But M. de Tregars had foreseen the difficulty:
"I beg you to believe, madame," he went on, "that my questions arenot dictated by an idle curiosity. Here are the facts. A relativeof ours, a man of a certain age, of whom we are very fond, and whosehead is a little weak, left his home some forty-eight hours since.
We are looking for him, and we are in hopes, if we find these trunks,to find him at the same time."With furtive glances, the husband and wife were tacitly consultingeach other.
"The fact is," they said, "we wouldn't like, under any consideration,to commit an indiscretion which might result to the prejudice of acustomer.""Fear nothing," said M. de Tregars with a reassuring gesture. "Ifwe have not had recourse to the police, it's because, you know, itisn't pleasant to have the police interfere in one's affairs. Ifyou have any objections to answer me, however, I must, of course,apply to the commissary."The argument proved decisive.
"If that's the case," replied the woman, "I am ready to tell all Iknow.""Well, then, madame, what do you know?""These two trunks were bought on Friday afternoon last, by a man ofa certain age, tall, very thin, with a stern countenance, andwearing a long frock coat.""No more doubt," murmured Maxence. "It was he."And now," the woman went on, " that you have just told me that yourrelative was a little weak in the head, I remember that thisgentleman had a strange sort of way about him, and that he keptwalking about the store as if he had fleas on his legs. And awfulparticular he was too! Nothing was handsome enough and strongenough for him; and he was anxious about the safety-locks, as hehad, he said, many objects of value, papers, and securities, to putaway.
Tips, opportunities to make money：Is it true that online investment make money?"And where did he tell you to send the two trunks?""Rue du Cirque, to Mme. - wait a minute, I have the name at the endof my tongue.""You must have it on your books, too," remarked M. de Tregars.
The husband was already looking over his blotter.
"April 26, 1872," he said. "26, here it is: 'Two leather trunks,patent safety-locks: Mme. Zelie Cadelle, 49 Rue du Cirque.'"Without too much affectation, M. de Tregars had drawn near to theshopkeeper, and was looking over his shoulder.
"What is that," he asked, "written there, below the address?""That, sir, is the direction left by the customer 'Mark on each endof the trunks, in large letters, "Rio de Janeiro."'"Maxence could not suppress an exclamation. "Oh!"But the tradesman mistook him; and, seizing this magnificentopportunity to display his knowledge,"Rio de Janeiro is the capital of Brazil," he said in a tone ofimportance. "And your relative evidently intended to go there; and,if he has not changed his mind, I doubt whether you can overtakehim; for the Brazilian steamer was to have sailed yesterday fromHavre."Whatever may have been his intentions, M. de Tregars remainedperfectly calm.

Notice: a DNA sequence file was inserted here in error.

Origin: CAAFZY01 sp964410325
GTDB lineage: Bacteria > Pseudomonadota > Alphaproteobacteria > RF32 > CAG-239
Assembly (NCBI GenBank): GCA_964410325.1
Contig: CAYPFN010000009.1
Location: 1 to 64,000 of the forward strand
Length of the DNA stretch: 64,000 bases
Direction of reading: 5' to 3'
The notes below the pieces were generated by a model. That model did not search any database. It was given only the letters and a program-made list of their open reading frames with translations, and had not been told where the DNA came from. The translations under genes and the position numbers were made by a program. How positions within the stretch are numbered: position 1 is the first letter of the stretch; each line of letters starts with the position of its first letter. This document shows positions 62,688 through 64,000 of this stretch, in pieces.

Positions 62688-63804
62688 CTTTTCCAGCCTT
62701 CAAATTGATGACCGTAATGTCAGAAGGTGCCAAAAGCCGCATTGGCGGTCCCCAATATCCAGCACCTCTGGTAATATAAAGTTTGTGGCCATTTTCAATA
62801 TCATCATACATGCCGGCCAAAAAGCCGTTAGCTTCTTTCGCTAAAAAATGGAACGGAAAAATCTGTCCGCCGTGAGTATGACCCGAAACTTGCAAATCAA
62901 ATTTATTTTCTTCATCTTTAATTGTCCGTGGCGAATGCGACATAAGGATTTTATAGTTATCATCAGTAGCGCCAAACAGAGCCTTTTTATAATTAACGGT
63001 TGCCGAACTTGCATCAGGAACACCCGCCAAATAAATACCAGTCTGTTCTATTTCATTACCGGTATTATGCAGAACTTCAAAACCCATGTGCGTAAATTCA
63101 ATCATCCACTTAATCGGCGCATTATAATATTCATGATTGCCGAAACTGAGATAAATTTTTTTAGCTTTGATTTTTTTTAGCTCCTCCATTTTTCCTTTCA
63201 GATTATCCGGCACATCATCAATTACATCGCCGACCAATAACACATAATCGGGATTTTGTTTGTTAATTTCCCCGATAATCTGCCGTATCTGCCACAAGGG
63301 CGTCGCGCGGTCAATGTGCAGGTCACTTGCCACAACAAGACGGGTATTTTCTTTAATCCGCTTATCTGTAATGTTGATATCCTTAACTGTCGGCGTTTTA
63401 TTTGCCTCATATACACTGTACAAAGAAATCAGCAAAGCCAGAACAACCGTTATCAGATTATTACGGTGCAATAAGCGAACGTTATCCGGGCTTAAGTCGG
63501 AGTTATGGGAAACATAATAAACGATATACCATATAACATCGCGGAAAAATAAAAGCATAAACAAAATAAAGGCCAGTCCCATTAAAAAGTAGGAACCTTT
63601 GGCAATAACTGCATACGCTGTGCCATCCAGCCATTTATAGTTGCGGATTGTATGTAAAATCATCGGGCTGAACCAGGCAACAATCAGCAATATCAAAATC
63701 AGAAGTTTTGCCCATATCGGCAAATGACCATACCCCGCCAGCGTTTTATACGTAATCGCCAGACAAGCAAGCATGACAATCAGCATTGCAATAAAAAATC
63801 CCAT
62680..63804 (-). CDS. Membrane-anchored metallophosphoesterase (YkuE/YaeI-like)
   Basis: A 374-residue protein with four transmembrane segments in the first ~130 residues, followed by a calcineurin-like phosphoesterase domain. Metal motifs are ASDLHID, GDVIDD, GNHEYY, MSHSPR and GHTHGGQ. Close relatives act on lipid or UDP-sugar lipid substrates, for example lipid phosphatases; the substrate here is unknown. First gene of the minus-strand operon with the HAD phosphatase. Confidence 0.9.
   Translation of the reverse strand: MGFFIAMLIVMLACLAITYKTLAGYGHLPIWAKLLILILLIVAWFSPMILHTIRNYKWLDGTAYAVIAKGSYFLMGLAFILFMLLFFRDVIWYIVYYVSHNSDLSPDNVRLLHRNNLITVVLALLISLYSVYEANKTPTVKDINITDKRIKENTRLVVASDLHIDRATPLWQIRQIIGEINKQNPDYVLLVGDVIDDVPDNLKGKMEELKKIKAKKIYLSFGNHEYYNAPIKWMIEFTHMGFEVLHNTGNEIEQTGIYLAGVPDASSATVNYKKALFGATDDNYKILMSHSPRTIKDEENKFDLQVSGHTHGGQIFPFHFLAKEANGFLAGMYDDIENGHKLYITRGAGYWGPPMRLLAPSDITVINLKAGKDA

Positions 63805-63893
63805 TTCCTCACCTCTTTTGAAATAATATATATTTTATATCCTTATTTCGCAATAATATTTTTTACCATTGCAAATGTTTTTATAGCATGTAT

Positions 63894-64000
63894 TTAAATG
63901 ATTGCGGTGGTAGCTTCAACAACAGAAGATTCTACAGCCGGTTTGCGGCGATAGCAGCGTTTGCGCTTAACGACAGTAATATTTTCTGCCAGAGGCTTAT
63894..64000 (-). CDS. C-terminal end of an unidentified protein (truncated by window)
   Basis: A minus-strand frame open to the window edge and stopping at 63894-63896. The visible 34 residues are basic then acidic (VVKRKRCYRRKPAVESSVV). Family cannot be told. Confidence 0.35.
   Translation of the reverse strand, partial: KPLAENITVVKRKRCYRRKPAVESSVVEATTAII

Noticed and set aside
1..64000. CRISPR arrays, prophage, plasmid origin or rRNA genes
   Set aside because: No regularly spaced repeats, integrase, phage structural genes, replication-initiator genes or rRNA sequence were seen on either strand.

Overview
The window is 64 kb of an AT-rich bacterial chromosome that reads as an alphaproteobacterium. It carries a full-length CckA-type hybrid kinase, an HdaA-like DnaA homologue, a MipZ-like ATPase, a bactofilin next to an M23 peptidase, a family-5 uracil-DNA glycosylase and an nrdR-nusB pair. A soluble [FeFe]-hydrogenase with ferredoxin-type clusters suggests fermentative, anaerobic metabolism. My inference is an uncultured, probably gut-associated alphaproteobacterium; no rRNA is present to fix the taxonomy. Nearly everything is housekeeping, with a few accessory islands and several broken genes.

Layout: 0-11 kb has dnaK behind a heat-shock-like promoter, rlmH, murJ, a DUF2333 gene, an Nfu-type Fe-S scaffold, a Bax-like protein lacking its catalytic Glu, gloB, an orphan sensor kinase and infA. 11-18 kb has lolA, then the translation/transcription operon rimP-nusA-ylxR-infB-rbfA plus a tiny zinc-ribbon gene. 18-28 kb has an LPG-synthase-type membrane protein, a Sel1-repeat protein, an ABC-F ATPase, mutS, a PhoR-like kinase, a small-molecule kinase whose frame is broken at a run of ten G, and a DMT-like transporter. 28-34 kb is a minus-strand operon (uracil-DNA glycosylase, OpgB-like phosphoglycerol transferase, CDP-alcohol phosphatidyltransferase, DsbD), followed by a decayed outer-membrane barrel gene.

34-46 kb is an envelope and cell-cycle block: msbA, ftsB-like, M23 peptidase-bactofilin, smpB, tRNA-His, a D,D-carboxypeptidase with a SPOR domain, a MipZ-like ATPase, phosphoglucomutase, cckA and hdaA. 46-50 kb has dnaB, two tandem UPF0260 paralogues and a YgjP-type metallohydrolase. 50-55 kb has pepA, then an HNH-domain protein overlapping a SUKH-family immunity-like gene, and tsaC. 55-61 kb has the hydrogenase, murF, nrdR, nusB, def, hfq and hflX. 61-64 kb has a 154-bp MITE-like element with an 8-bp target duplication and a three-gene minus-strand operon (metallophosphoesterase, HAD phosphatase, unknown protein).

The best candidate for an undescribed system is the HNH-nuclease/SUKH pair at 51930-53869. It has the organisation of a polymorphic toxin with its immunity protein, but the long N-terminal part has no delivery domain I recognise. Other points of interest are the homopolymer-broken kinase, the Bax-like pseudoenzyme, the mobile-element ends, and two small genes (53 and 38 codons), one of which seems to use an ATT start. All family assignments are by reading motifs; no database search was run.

"If that's the case," he said to the shopkeepers, "I think I hadbetter give up the chase. I am much obliged to you, however, foryour information."But, once out again,"Do you really believe," inquired Maxence, "that my father hasleft France?"M.de Tregars shook his head.
"I will give you my opinion," he uttered, "after I have investigatedmatters in the Rue du Cirque."They drove there in a few minutes; and, the cab having stopped atthe entrance of the street, they walked on foot in front of No. 49.
It was a small cottage, only one story in height, built between asanded court-yard and a garden, whose tall trees showed above theroof. At the windows could be seen curtains of light-colored silk,- a sure indication of the presence of a young and pretty woman.
Tips, opportunities to make money：Joining it to make money online storeFor a few minutes Marius de Tregars remained in observation; but,as nothing stirred,"We must find out something, somehow," he exclaimed impatiently.
And noticing a large grocery store bearing No. 62, he directed hissteps towards it, still accompanied by Maxence.
It was the hour of the day when customers are rare. Standing inthe centre of the shop, the grocer, a big fat man with an air ofimportance, was overseeing his men, who were busy putting thingsin order.
M. de Tregars took him aside, and with an accent of mystery,"I am," he said, "a clerk with M. Drayton, the jeweler in the Ruede la Paix; and I come to ask you one of those little favors whichtradespeople owe to each other."A frown appeared on the fat man's countenance. He thought, perhaps,that M. Drayton's clerks were rather too stylish-looking; or else,perhaps, be felt apprehensive of one of those numerous petty swindlesof which shopkeepers are constantly the victims.